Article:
Last Thursday, Pope Francis called upon Catholics to divest themselves of industries engaged in production of armaments and fossil fuels. In his 225-page encyclical letter, the Pope implored the faithful to focus instead in investments that are compatible with promotion of human rights and environmental responsibility. Last month, over 40 faith-based organizations pledged to eliminate fossil fuel investments, and the Vatican Bank confirmed that it held no oil or gas assets.
The idea of shunning certain industries from one’s investment portfolio is nothing new. Avoiding so-called “sin stocks” like alcohol and tobacco has long been important to many investors as a statement of principle. But over the past decade, a more systematic approach to applying social responsibility to investment decision making has gone mainstream and is now ready for prime time.
“ESG”, or Environment, Social and Governance-focused investing was once a relatively tiny corner of the market that offered limited choices with relatively poor returns, and generally targeted a small subset of activist-minded devotees. No longer. Today choices abound and returns are broadly comparable to portfolios that disregard social mandates, and the share of total portfolio allocations to ESG is approaching parity.
Consideration of social principles in finance trace back to antiquity. Prohibitions against usury appear in the Mosaic Law date back at least to the 8th century BCE, in Christian doctrine from the time of Constantine, and Islamic scripture from the early 7th century AD. In America, Methodists of the 1700s were exhorted to avoid investing in promotion of alcohol, weapons, tobacco and gambling. Other religious denominations often practiced similar exemptions.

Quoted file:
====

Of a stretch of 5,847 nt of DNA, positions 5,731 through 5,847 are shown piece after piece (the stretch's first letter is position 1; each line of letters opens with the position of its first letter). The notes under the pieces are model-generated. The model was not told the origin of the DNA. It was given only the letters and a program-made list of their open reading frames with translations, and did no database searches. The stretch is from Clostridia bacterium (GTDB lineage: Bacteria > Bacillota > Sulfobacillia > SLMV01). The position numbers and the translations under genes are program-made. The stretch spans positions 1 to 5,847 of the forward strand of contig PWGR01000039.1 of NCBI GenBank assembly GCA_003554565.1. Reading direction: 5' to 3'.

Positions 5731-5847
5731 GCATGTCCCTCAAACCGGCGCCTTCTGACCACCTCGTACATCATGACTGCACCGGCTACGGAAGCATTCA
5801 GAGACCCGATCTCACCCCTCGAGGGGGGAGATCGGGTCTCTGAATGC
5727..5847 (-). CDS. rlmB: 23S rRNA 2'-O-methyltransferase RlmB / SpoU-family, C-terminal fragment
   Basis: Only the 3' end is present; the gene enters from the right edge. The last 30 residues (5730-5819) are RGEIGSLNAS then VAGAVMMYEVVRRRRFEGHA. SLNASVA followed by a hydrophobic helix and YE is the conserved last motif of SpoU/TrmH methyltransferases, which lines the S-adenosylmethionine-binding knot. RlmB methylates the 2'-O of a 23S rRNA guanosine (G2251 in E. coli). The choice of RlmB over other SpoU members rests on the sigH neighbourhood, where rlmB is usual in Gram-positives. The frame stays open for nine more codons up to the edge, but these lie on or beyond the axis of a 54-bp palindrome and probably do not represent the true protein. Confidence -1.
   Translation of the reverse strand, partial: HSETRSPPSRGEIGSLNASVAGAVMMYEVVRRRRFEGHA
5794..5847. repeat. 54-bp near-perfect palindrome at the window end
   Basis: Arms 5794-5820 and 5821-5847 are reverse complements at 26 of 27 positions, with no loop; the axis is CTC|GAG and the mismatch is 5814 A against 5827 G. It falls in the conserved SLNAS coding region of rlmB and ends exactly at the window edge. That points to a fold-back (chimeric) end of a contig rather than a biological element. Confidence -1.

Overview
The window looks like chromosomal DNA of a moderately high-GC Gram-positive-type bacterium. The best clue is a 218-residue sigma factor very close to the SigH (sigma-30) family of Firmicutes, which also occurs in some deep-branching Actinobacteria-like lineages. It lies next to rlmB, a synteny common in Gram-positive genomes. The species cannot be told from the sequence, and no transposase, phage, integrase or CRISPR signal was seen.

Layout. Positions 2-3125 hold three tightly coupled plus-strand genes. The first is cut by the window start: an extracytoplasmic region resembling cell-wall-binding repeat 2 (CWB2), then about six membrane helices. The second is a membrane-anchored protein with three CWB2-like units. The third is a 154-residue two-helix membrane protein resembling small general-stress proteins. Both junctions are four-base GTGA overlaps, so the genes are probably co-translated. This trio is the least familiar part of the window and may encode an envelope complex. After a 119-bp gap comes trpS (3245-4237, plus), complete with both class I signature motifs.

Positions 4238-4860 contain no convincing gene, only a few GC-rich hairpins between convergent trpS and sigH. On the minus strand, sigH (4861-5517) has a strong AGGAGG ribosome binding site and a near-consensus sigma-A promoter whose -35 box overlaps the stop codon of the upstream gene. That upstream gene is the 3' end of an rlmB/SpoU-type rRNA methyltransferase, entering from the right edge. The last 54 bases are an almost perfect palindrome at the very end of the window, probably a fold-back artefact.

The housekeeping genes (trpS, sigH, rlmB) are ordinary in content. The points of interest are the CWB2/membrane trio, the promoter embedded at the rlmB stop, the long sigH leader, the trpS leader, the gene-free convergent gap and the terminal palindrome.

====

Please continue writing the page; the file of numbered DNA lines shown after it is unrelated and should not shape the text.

The rise of social activism related to racial tensions and the Vietnam War of the 60’s and 70’s spawned greater focus on methodical adoption of socially responsible investment principles. In particular, widespread divestment of investments in South Africa helped push the teetering practice of Apartheid over the edge, culminating with the ultimate election of Nelson Mandela in 1994.
But the movement struggled to take root more broadly, given the difficulty of excluding certain sectors from a portfolio of broadly diversified funds, and the lackluster performance of the handful of targeted ESG investments. Today, the momentum has shifted and the menu of socially responsible options is much broader. In addition, corporations have moved significantly in the direction of transparency in corporate governance and environmental sensitivity. There is much more work to do, but investors are no longer confronted with a stark tradeoff between expressing their priorities and earning an acceptable return.
As of 2018, over 80% of the world’s largest corporations report their social and environmental practices according to a set of global standards called the Global Reporting Initiative, information that is increasingly demanded by potential investors. And guess what? It turns out that according to numerous studies, companies that observe responsible ESG policies on average produce better financial results with lower volatility. Even some of the biggest energy companies like Exxon Mobil have recognized the threat to their business models and the broader economy posed by climate change and have made strides in enhancing transparency and seeking less carbon-intensive diversification alternatives.
Today about $20 billion or one fourth of all professionally managed assets are subject to ESG mandates. A broadening collection of funds offer ESG options to individual investors as well, while companies in general are increasingly prioritizing socially responsible policies without sacrificing performance. A 2019 study conducted by the IMF estimates that over 1,500 funds are subject to explicit ESG mandates and that their performance is statistically to equivalent or better than agnostically-managed funds.
It’s possible to have your cake and mind your carbon footprint too.
Christopher A. Hopkins, CFA